Twice, McCarthy thought he had the votes to get the defense funding bill to the floor, where it could be debated. And twice — the sound you hear is Nancy Pelosi saying, “Can’t these guys count?” — they didn’t have enough votes. This is beyond humiliating. It’s closer to being humiliatingly incompetent.

One of those votes to stop the defense bill came via Ken Buck, who has been presenting himself lately as a semi-sane member of the Freedom Caucus while going on every available cable TV news show to try to undermine the Republican case for impeaching Joe Biden.

The rumor is that it’s all basically a tryout for Buck as a talking head on, say, CNN, where they prefer their right-wing commentators to be mostly sane. Buck has admitted he’s interested. But the more often the rumor’s repeated, the more often Buck says that, no, he still plans to run for his House seat again. 

It should be noted, though, that the next time the bill came up, Buck changed his no vote to yes. Was he hoping that Wolf Blitzer would notice? 

And yet, there are options, we’re told, to save the Republicans from going all Newt Gingrich on us. After all, conventional wisdom, such as it is, suggests that a shutdown would give Democrats a huge boost in taking back the House in 2024.

Rep. Michael Lawler, a New York Republican from a district that voted for Biden, has said he would vote along with the Democrats on a clean funding resolution, which would bring all the House Democrats with him. If Lawler could get three or four more Republicans, the government would  be funded, and I’d be getting my Social Security check on time.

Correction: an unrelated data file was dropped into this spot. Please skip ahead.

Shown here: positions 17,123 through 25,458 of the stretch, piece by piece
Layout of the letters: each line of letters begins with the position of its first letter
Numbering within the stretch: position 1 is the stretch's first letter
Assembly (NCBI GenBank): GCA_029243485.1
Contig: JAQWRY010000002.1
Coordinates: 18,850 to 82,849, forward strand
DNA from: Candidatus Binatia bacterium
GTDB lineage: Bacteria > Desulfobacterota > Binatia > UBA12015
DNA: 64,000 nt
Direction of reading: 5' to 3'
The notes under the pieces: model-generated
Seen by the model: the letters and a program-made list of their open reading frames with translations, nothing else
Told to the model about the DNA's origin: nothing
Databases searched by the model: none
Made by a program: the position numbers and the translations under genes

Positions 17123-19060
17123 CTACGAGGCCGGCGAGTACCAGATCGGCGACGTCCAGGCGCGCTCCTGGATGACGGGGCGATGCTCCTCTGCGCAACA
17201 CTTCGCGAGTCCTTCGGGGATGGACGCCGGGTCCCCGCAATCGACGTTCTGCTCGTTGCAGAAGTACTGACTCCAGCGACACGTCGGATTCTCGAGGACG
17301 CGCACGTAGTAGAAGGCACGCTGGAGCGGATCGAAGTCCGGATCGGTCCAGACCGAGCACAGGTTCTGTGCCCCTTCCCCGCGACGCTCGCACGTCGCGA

Of Gaetz and his team, Lawler told reporters, “You want me to follow that clown show? These folks don’t have a plan. They don’t know how to take ‘yes’ for an answer. They don’t know what it is to work as a team. They don’t know how to define a win.”

Lawler later explained in an interview with CNN’s Manu Raju, “You keep running lunatics, you’re going to be in this position.”

Another option would be for McCarthy to cut a deal with Democrats that if he finds a way to send over a reasonable bill, they won’t vote with the Republicans when they call to vacate his chair. 

Of course, if McCarthy is dumped, Democrats won’t be surprised if someone tries to float Donald Trump as a successor. In one more piece of Washington weirdness, it seems you have to be an actual member of the House to be speaker. And whoever it would be, there’s every chance that the person would be even weaker than McCarthy.

I’d say the most likely scenario is that the government shuts down — saving McCarthy’s job for the moment — and then when it eventually reopens, McCarthy gets the boot.

It’s a lose-lose-lose situation, which shouldn’t be surprising. At a time when all seems very close to being lost, Rep. Victoria Sparta, R-Ind., tweeted this possible epitaph for Speaker-for-now McCarthy’s job.

“Unfortunately, real leadership takes courage and willingness to fight for the country, not for power and a picture on the wall,” she wrote.

The picture may stay up. But you have to believe that McCarthy is going down.

Mike Littwin has been a columnist for too many years to count. He has covered Dr. J, four presidential inaugurations, six national conventions and countless brain-numbing speeches in the New Hampshire and Iowa snow. Sign up for Mike’s newsletter.